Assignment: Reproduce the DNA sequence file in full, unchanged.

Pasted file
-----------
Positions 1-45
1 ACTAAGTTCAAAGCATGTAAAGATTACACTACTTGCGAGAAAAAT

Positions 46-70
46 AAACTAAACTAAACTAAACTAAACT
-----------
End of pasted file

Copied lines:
Positions 1-45
1 ACTAAGTTCAAAGCATGTAAAGATTACACTACTTGCGAGAAAAAT

Positions 46-70
46 AAACTAAACTAAACTAAACTAAACT